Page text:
Easter 2021 finds us still unable to hold our Good Friday Walk of Witness and outdoor service, but the unusual circumstances give us the opportunity to do something different.
As Canterbury emerges from lockdown, let’s unite (in purpose if not in person) to pray blessing over the city, speaking words of hope and asking God to restore and renew.
Would you make time, sometime over the Easter weekend, to get together with others and do a prayer walk around the city walls? Of course, your group must comply with government guidelines (two households or the Rule of Six where more than two households are together).
Here is a simple guide to help you pray for Canterbury. It’s a walk around the city walls, stopping to pray at seven of the ancient gates. At each stop, we pray for different aspects of life in Canterbury. You can download the guide at the bottom of this page.
If you’d like hard copies, you can get them from Lyndall Bywater, our secretary, by prior arrangement: email@example.com
We are so grateful to the Canterbury Boiler room community for the production of this resource.
If you’d like to do some more prayer-walking, there are 8 more walks here, complete with maps and prayer pointers.
‘Seek the peace and prosperity of the city. Pray to the Lord for it, because if it prospers, you too will prosper.’ Jeremiah 29:7
St George’s Gate leads out to the south part of the city, where many of our healthcare facilities are situated: K&C Hospital, the Health Centre and the Chaucer Hospital, to name but a few.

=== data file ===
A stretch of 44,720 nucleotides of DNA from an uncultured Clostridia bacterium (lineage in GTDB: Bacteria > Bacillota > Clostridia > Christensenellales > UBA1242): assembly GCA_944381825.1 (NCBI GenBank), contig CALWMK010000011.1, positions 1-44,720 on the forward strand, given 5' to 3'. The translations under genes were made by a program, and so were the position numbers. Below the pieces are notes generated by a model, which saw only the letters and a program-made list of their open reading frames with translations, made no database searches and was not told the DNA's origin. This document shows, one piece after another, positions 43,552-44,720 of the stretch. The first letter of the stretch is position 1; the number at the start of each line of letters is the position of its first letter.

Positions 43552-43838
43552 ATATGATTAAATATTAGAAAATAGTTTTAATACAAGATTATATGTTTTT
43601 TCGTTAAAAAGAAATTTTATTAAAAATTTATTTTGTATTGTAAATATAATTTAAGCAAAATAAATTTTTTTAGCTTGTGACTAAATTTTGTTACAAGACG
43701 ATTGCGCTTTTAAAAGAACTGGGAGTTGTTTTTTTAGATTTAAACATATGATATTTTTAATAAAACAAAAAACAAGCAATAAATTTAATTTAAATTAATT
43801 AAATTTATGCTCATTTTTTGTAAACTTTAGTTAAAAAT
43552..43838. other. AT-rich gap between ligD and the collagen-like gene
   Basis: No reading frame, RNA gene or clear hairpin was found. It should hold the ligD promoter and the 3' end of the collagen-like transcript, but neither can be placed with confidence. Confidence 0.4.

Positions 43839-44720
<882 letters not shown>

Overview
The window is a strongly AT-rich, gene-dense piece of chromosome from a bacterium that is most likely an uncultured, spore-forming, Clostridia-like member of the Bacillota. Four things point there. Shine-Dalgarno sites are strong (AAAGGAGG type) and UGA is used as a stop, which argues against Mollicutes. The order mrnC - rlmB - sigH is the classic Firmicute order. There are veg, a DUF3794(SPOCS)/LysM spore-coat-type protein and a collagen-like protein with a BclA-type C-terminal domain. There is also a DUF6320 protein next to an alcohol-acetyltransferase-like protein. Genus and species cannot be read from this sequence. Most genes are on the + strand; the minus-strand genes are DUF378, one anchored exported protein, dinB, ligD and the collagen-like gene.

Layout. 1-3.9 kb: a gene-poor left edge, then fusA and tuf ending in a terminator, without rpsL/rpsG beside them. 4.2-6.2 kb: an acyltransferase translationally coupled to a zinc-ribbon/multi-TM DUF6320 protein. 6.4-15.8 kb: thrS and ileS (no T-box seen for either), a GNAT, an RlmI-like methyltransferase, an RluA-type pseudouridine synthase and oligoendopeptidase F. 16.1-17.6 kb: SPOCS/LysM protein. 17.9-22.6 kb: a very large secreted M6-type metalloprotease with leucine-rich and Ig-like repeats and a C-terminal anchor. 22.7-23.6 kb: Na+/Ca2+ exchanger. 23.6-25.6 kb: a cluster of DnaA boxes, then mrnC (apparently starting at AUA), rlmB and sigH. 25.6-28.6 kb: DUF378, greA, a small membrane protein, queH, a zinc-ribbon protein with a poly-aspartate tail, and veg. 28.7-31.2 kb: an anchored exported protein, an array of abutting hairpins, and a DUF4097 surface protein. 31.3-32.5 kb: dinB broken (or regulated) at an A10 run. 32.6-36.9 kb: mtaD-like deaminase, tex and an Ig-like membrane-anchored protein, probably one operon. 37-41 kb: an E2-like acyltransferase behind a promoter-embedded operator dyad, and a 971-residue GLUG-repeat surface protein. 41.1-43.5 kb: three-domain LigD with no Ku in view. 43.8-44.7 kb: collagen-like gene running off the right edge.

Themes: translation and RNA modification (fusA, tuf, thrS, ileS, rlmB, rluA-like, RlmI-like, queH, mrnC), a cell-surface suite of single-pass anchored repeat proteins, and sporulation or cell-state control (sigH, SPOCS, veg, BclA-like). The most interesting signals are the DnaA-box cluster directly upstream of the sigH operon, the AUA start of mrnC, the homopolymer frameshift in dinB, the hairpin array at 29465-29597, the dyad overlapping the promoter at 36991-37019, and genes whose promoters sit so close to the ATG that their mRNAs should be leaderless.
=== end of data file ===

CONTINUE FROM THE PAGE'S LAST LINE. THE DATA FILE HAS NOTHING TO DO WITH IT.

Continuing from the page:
We pray for all those involved in health and social care in Canterbury, for hearts full of compassion, and for stamina to do their work well.
Wincheap was one of Canterbury’s thriving markets, with traders coming in from far and wide to sell their wares.
We pray for the thousands of businesses which make this city such a vibrant place to live. We pray that those who do business here will operate in honesty, integrity and generosity.
This gate leading into the grounds of the Cathedral was used by the monks of St Augustine’s Abbey, Canterbury’s oldest educational establishment.
We pray for all those who teach or study in our schools, colleges and universities, for the ability to learn well and to think creatively.
The North Gate had the reputation of being the poorest, least desirable part of the city, and the Northgate Ward is still one of the most deprived areas in Kent.
We pray for community and family life: that our city will be a place where no-one is lonely, where people are valued and where healthy relationships thrive.
Just beside the West Gate Towers stands the Guildhall, the place from which the city has been governed for centuries.
We pray for our city and county councils, for Rosie Duffield, our local MP, and for all those involved in the judicial system; for wisdom, insight and godly action.
With one of the city’s busiest pubs situated almost exactly where the Burgate would have been, today we pray for the leisure industry, the city’s nightlife and the tourism which helps make this a prosperous city.
May Canterbury be a place where people discover true rest and deep joy.
This gate is near the bus stop, the Canterbury East railway station and the police station.
As thousands of people come in and out of the city each day, we pray for those whose job it is to keep us safe and to keep us moving: for foresight to spot problems before they arise, and for courage to act when danger is real.
You can download the City Gates Prayer Card; it is an approximate map of Canterbury, featuring its gates and landmarks. It serves as a thematic guide to prayer, a useful aid for a walk around the city or for prayer times at home.